Virtual oncology visits may lessen the financial toxicity of cancer treatments, according to recent research.
When telehealth became more popular during the COVID-19 pandemic, patients with cancer told Dr. Krupal B. Patel that the option to meet with their clinicians vitually saved them time and money. Later, Patel and his team conducted research that verified that there is, indeed, a cost savings associated with virtual cancer visits.
“(Telehealth) is very beneficial to patients,” Patel, an assistant member in the department of head and neck–endocrine oncology at Moffitt Cancer Center in Tampa Florida, said in an interview with CURE®. “Our research, hopefully will allow other health care providers and health care systems to continue to advocate for implementing telemedicine.”
The researchers analyzed the costs of more than 11,000 patients with cancer who were under the age of 65 and treated at a National Cancer Institute-designated cancer center between April 2020 and June 2021. They analyzed cost of travel and loss of income from the time spent at medical appointments.
On average, the total cost savings from telehealth compared with traditional in-person visits ranged from $147.40 to $178.10 per visit. Of note, these numbers could also be higher or lower for each individual based on how far they must travel to their appointment (on average it was about three hours roundtrip), how much money it costs to drive there and their personal income, Patel noted.
“A lot of our patients have multiple (oncology) visits through the course of the year for their treatment … so the money saved goes a long way for someone who may already be facing financial distress especially during active treatment,” Patel said.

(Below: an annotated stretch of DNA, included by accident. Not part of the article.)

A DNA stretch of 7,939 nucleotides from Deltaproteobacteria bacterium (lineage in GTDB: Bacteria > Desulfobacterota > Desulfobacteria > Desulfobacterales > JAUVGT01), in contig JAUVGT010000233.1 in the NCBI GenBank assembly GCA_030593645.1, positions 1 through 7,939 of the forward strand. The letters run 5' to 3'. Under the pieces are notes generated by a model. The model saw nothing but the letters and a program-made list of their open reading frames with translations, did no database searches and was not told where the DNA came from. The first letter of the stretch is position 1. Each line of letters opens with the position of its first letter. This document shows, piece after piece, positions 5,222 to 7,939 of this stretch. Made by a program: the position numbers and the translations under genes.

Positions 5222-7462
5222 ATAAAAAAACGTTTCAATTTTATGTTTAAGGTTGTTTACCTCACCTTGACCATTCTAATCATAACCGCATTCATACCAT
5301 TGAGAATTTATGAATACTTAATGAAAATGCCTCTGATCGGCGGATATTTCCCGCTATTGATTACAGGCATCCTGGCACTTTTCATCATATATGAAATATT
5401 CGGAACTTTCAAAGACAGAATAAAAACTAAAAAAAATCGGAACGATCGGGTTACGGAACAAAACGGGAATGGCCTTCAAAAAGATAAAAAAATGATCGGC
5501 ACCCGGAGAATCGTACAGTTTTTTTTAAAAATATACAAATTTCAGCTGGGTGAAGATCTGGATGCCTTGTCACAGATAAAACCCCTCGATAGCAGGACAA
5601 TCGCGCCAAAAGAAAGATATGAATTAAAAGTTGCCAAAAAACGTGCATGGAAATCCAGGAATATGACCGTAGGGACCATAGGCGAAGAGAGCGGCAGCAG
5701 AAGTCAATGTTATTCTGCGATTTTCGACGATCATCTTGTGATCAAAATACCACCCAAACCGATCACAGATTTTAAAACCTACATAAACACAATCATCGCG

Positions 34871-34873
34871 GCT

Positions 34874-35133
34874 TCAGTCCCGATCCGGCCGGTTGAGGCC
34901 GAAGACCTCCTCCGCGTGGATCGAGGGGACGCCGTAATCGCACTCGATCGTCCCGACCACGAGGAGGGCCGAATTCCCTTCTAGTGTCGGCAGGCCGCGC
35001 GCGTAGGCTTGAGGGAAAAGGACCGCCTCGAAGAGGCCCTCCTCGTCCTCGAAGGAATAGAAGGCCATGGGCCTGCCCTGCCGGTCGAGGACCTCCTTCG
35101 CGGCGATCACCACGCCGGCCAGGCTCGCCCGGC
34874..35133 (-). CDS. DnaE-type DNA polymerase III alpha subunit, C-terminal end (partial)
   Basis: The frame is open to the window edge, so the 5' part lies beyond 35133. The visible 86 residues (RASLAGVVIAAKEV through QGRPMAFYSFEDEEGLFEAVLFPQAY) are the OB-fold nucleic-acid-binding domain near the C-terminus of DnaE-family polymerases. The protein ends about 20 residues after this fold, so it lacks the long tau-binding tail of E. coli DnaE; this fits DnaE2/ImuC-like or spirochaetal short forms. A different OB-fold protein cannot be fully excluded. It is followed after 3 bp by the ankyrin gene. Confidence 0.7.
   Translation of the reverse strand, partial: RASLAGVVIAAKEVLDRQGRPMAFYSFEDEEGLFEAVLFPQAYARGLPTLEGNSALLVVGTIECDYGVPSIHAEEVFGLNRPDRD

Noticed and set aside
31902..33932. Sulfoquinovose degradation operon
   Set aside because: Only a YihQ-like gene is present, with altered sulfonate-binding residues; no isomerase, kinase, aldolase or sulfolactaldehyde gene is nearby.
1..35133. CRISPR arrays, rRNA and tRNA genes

However, Patel also emphasized that not all oncology visits should be virtual; there are many times when it is more appropriate for patients to visit the clinic and see their care team in-person for medical tests and other treatments.
“Careful patient selection is very critical,” Patel said.
Some of the current services that Patel and other clinicians at Moffitt Cancer Center offer virtually are regular follow-up, pre- and post-operative visits, triage visits, pre-visit information sessions and medication review.
Patel said that providers will carefully choose patients whose exam would not change regardless of it was conducted virtually or in-person. They will then schedule the patient for a telehealth appointment — similar to a scheduled appointment if they were visiting the clinic.
Patel hopes that this study — as well as his team’s ongoing research, which looks at environmental factors of telemedicine as well as patient experience with virtual visits — will lay the groundwork for more health care institutions to create infrastructures to support telehealth and for insurance providers to cover it.
“After about a year, year and a half, there were talks that the insurance companies and (Centers for Medicaid and Medicare Services) were looking at cutting their reimbursement rates and potentially not supporting telemedicine,” Patel said. “What we what we wanted to highlight is that this is very beneficial for patients, we wanted to put certain numbers in front of people and say these are some objective cost savings that we think that patients receive and benefit from, and we want to advocate for telemedicine to be incorporated and be integral as part of care delivery, and especially in cancer care delivery.”
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